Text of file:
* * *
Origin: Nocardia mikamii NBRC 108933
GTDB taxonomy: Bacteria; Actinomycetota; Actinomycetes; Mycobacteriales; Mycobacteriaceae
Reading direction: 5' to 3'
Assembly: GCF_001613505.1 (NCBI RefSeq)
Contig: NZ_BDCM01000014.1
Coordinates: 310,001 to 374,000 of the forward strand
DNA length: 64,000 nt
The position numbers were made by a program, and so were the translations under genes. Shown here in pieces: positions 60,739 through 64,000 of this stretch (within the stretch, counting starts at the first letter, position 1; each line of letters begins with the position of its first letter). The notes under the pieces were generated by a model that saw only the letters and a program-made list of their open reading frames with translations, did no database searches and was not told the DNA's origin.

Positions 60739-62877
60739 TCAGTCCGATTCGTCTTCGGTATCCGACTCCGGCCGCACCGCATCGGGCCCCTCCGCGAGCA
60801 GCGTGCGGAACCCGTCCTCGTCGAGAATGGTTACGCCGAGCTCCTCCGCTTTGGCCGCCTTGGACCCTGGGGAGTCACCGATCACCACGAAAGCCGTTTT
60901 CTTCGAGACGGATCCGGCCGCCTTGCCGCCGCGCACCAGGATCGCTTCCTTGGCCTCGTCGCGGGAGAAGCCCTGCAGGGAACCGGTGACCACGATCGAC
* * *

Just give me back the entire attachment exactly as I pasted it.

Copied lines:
Origin: Nocardia mikamii NBRC 108933
GTDB taxonomy: Bacteria; Actinomycetota; Actinomycetes; Mycobacteriales; Mycobacteriaceae
Reading direction: 5' to 3'
Assembly: GCF_001613505.1 (NCBI RefSeq)
Contig: NZ_BDCM01000014.1
Coordinates: 310,001 to 374,000 of the forward strand
DNA length: 64,000 nt
The position numbers were made by a program, and so were the translations under genes. Shown here in pieces: positions 60,739 through 64,000 of this stretch (within the stretch, counting starts at the first letter, position 1; each line of letters begins with the position of its first letter). The notes under the pieces were generated by a model that saw only the letters and a program-made list of their open reading frames with translations, did no database searches and was not told the DNA's origin.

Positions 60739-62877
60739 TCAGTCCGATTCGTCTTCGGTATCCGACTCCGGCCGCACCGCATCGGGCCCCTCCGCGAGCA
60801 GCGTGCGGAACCCGTCCTCGTCGAGAATGGTTACGCCGAGCTCCTCCGCTTTGGCCGCCTTGGACCCTGGGGAGTCACCGATCACCACGAAAGCCGTTTT
60901 CTTCGAGACGGATCCGGCCGCCTTGCCGCCGCGCACCAGGATCGCTTCCTTGGCCTCGTCGCGGGAGAAGCCCTGCAGGGAACCGGTGACCACGATCGAC